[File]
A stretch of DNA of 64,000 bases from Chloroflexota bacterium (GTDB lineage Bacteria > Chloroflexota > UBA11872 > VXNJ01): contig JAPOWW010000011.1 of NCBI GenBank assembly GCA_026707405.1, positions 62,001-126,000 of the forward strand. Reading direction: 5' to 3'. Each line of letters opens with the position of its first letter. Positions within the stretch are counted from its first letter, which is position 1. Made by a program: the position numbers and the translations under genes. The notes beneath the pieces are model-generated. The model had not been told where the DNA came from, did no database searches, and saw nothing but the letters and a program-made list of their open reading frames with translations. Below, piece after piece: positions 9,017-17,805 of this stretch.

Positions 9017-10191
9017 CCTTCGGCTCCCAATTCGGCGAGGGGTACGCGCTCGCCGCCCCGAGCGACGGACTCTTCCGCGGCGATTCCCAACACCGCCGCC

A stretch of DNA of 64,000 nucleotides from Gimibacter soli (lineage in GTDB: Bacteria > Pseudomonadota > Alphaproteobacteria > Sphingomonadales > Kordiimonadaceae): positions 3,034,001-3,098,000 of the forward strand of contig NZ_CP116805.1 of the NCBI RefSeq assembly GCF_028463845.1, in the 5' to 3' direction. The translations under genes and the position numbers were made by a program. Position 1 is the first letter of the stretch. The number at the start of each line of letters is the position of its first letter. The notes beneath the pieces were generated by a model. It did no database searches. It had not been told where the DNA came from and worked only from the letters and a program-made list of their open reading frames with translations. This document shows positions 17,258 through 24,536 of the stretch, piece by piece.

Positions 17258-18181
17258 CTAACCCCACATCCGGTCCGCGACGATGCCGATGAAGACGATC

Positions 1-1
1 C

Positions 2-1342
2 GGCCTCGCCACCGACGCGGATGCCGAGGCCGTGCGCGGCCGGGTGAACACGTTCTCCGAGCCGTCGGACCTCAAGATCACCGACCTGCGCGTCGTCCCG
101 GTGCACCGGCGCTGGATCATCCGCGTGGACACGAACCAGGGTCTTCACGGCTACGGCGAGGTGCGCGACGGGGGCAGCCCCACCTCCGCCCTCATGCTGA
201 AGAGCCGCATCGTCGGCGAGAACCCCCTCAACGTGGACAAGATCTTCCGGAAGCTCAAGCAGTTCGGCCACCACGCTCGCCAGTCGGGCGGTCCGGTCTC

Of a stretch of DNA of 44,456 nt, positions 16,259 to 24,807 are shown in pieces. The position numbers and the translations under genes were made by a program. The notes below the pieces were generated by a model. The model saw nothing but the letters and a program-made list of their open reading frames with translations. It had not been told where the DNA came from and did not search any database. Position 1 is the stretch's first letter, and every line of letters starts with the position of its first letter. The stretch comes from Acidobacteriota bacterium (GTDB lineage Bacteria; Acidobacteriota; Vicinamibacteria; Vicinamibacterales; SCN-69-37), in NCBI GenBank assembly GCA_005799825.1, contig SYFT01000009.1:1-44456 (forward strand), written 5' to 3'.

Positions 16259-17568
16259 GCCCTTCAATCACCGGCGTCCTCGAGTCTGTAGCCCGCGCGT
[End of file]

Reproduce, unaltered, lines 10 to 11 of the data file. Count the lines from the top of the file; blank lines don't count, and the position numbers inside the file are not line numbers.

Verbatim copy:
2 GGCCTCGCCACCGACGCGGATGCCGAGGCCGTGCGCGGCCGGGTGAACACGTTCTCCGAGCCGTCGGACCTCAAGATCACCGACCTGCGCGTCGTCCCG
101 GTGCACCGGCGCTGGATCATCCGCGTGGACACGAACCAGGGTCTTCACGGCTACGGCGAGGTGCGCGACGGGGGCAGCCCCACCTCCGCCCTCATGCTGA